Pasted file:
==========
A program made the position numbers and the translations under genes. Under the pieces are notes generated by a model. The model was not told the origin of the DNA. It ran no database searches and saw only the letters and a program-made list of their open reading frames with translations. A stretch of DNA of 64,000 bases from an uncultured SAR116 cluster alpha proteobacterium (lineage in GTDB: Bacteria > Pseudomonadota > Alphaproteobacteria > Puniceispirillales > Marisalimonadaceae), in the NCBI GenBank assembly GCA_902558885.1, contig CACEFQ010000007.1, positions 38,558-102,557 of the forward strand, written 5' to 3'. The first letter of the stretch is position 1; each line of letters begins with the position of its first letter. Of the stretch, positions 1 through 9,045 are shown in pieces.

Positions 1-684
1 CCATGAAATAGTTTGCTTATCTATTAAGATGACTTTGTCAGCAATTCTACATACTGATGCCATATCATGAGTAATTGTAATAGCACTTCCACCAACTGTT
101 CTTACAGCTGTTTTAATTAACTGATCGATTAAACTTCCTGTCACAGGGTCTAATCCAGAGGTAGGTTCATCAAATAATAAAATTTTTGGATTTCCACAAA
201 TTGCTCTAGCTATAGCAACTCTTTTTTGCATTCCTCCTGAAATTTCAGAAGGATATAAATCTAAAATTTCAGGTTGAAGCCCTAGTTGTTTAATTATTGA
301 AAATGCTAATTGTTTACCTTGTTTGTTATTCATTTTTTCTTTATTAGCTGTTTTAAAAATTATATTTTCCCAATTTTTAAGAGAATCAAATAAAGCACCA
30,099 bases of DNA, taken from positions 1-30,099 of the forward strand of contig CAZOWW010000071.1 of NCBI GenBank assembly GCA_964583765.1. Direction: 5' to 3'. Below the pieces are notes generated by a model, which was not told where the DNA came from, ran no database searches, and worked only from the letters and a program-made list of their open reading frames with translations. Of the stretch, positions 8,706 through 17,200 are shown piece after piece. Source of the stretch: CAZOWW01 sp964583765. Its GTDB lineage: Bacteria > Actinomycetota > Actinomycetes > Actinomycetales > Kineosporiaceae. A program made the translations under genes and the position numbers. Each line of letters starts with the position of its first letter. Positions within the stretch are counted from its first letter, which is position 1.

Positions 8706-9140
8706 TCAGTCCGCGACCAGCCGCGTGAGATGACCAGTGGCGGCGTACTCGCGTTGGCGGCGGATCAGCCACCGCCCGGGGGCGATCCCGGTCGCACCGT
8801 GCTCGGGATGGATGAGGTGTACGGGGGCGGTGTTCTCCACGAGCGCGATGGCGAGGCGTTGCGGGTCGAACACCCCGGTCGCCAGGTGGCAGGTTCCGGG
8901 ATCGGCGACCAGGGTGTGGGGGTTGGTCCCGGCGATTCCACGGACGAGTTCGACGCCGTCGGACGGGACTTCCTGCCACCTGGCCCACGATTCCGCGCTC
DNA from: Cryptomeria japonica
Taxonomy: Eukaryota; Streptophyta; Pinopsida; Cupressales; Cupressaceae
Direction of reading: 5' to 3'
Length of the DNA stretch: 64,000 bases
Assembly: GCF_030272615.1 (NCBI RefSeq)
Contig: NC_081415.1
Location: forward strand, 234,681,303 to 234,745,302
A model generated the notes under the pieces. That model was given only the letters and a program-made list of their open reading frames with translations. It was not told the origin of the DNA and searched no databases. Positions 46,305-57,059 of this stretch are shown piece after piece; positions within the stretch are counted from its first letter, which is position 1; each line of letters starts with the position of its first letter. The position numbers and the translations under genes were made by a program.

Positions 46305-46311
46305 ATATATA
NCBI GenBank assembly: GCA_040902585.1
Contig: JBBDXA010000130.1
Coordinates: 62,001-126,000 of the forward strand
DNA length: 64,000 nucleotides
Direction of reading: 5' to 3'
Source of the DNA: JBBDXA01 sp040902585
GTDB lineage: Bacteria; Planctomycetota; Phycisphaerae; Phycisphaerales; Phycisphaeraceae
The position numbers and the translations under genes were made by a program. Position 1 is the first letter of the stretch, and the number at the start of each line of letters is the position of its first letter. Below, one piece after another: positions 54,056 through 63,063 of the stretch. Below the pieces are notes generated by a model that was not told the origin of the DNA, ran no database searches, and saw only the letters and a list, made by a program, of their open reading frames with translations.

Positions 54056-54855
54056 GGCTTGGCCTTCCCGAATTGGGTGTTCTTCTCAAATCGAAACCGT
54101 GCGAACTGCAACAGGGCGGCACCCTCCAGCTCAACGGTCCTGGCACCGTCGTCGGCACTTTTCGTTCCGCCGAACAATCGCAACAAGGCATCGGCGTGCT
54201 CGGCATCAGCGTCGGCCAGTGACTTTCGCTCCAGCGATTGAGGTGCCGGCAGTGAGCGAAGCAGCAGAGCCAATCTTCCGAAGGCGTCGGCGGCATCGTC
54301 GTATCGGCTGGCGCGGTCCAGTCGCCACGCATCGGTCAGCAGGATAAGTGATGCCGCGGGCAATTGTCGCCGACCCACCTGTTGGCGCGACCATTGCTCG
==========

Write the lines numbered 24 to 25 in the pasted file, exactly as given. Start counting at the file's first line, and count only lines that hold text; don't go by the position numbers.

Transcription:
Coordinates: 62,001-126,000 of the forward strand
DNA length: 64,000 nucleotides